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Towns In Japan Are Going Off Grid In Transition To Green Energy

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The 2011 tsunami and earthquake that devastated Japan might have a small silver lining after all: In the wake of the disaster, which was made worse by the Fukushima nuclear power meltdown, the country began rethinking its approach to power on a larger scale. And in a massive overhaul, the country has been slowly but surely revolutionizing their energy infrastructure to go off the grid for good.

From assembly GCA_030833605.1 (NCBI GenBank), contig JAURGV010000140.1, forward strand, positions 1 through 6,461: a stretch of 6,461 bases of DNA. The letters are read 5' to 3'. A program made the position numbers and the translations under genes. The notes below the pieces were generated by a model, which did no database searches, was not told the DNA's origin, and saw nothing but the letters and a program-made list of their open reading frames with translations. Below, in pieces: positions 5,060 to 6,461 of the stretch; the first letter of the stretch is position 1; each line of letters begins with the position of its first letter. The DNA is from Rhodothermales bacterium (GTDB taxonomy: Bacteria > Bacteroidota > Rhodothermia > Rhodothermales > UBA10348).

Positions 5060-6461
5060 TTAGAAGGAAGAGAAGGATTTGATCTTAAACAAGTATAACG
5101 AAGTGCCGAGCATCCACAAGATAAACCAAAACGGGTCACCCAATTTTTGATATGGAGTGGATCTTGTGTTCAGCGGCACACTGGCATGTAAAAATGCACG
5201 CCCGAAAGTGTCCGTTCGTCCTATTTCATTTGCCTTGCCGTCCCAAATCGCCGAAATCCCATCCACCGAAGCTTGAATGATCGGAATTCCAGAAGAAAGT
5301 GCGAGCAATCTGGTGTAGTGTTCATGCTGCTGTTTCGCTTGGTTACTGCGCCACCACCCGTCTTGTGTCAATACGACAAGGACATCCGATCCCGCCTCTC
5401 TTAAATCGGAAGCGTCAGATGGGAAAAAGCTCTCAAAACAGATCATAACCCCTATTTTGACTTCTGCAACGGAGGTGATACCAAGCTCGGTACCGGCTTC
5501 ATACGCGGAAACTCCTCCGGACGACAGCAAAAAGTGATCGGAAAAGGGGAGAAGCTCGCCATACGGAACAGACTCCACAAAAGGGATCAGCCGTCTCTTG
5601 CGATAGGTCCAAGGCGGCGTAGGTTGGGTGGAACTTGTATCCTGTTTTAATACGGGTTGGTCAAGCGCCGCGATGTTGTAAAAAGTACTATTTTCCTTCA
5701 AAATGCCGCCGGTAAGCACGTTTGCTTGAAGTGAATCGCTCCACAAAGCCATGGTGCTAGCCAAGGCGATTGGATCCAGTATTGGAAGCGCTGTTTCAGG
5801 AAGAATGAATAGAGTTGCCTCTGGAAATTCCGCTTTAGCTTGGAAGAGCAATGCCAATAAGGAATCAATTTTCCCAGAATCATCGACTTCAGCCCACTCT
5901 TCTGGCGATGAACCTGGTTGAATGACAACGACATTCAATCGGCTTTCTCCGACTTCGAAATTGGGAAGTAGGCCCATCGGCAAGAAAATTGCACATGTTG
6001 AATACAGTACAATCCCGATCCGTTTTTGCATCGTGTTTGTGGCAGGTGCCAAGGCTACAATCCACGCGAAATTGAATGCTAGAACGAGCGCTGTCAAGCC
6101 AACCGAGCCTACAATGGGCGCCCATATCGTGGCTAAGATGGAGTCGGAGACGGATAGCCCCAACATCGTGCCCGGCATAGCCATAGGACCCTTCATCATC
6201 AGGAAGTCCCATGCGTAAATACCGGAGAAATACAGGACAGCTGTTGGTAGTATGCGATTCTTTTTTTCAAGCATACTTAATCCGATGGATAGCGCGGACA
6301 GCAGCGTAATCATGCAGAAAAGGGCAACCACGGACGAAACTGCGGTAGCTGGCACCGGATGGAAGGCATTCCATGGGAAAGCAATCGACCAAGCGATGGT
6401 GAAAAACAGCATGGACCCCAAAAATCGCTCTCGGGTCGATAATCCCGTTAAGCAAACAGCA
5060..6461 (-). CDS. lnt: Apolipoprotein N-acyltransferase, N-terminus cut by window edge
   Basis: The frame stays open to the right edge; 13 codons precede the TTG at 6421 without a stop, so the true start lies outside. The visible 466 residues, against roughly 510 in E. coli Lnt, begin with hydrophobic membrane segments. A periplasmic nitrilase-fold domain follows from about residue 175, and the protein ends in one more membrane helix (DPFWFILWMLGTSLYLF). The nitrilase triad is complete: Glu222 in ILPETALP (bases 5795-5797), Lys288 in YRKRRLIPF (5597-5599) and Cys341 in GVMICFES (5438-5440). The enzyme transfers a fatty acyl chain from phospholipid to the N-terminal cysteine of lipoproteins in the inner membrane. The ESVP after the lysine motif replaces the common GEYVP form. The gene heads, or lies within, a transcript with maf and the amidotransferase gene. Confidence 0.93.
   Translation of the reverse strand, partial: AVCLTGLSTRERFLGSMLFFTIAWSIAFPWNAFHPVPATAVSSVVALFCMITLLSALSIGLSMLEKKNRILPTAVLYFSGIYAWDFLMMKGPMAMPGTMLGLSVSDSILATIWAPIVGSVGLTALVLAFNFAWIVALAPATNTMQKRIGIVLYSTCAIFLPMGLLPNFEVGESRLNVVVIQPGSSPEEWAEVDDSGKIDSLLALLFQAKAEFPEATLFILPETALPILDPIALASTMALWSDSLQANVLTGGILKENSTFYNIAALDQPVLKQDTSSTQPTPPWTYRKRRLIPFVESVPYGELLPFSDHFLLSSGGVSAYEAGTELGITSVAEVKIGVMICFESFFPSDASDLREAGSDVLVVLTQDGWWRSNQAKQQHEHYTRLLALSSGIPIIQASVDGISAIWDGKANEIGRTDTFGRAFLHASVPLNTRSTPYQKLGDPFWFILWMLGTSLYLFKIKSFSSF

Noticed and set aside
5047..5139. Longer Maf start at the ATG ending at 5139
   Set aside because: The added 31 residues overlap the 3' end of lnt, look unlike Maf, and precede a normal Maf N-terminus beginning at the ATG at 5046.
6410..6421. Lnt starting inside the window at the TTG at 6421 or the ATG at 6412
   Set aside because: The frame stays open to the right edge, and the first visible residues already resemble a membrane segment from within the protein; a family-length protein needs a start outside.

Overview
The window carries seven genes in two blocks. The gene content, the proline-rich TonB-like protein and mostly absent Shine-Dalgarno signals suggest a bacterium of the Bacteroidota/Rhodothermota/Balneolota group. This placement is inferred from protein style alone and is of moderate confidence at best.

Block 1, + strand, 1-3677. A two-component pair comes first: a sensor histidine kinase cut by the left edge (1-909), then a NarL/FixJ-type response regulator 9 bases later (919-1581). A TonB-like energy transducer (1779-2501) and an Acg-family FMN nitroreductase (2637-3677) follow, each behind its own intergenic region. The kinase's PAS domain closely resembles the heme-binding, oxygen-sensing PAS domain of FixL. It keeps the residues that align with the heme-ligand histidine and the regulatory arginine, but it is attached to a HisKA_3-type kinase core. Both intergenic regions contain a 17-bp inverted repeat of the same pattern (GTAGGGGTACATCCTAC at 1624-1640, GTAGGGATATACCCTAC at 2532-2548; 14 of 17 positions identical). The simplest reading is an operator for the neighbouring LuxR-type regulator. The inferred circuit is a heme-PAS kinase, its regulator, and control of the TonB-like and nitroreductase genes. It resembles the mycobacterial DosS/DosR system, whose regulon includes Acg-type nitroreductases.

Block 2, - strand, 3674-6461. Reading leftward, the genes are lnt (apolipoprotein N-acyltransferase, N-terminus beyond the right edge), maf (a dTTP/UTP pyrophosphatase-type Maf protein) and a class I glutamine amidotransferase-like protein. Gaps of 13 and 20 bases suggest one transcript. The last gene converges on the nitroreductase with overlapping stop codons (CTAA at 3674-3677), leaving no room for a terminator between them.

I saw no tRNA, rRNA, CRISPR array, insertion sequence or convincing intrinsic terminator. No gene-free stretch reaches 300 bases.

In the six years since Fukushima, dozens of Japanese towns have decentralized their power generation and storage systems, choosing instead to build independent micro-grids, which make the towns self-reliant and capable of powering themselves for days without the help of the larger grid. These micro-grids are often supported by the country’s National Resilience Program, which had $33.32 billion in funding this year.